Friday, January 15, 2010

The Liturgical Year by Joan Chittister

In The Liturgical Year by Joan Chittister, I found myself wondering (at times it seemed aimlessly) down the map and up the calendar of the Christian year. Having grown up in a non-liturgical setting, I was unprepared for some of the terminology in the book and had to do a little outside reading to fully understand the book's context.

Despite my initial confusion, I found myself coming to appreciate the beauty of the passing of time in regards to the building of a Christian life and witness. The liturgy cycle, as Chittister sees it "is one of the teaching dimensions of the church." "The liturgical year, beginning on the first Sunday of Advent and carrying through the following November, is the year that sets out to attune the life of the Christian to the life of Jesus, the Christ."

I like the way that the liturgy (and this book about it) builds each day upon the next. More than just the passage of feasts and fasts, Chittister invites the reader to look deeper toward the meaning behind each event of the liturgical year. I enjoyed learning about the holy days, and although not observed by my particular branch of Christianity, the holidays, festivals and traditions that surround them. Some of the prose of the book was quite moving and inviting one to deeper fellowship with God.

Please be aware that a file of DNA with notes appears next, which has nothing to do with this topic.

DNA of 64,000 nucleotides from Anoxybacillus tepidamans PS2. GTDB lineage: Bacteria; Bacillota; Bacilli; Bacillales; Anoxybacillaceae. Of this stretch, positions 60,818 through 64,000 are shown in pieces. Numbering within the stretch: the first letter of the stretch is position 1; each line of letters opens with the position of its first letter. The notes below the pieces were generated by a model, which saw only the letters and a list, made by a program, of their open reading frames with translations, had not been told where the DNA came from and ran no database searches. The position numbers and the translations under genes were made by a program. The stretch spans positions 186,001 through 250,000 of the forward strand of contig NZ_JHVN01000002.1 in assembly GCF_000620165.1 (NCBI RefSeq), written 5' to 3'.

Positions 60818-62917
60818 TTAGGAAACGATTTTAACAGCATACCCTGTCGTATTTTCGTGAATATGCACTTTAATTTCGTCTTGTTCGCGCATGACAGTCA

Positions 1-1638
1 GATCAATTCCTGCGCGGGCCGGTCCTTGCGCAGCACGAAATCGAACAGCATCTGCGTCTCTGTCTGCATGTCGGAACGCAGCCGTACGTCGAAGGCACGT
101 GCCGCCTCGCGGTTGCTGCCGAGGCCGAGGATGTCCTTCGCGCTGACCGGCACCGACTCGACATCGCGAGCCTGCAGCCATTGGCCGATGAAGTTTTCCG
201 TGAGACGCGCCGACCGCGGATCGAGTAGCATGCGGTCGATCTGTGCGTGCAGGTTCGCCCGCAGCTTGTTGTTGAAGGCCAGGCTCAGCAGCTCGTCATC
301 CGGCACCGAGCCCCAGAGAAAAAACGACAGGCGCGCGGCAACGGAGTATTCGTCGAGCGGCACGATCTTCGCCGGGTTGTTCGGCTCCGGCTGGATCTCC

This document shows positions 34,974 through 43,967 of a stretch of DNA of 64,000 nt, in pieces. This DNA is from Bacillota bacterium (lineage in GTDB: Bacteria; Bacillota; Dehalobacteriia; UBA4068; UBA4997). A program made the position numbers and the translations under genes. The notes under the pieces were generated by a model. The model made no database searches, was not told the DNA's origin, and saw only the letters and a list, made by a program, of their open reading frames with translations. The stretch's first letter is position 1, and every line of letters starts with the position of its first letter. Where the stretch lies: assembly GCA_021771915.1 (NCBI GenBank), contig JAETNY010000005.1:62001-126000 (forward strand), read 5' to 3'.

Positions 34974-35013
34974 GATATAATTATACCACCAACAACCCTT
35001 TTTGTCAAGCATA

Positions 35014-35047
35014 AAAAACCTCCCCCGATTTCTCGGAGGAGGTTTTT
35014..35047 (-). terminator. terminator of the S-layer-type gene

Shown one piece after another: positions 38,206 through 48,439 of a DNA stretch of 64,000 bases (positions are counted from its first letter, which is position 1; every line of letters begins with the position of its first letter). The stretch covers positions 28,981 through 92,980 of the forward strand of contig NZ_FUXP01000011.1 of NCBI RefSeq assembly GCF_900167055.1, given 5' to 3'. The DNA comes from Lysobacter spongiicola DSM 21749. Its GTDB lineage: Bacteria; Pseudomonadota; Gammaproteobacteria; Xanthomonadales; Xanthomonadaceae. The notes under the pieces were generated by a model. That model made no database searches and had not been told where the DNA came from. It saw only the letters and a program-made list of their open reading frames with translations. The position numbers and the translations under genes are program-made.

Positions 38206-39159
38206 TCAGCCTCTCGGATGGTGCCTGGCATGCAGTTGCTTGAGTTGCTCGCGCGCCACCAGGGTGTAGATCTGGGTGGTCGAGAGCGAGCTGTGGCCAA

The downside of the book was its length without going into much detail about the Scriptures that founded the calendar and days. Perhaps this is not a downside, but rather an area where further research should be done by the reader.

Overall, not a bad read (3 of 5), but not something I would recommend to others as I have the other volumes of The Ancient Practices series.

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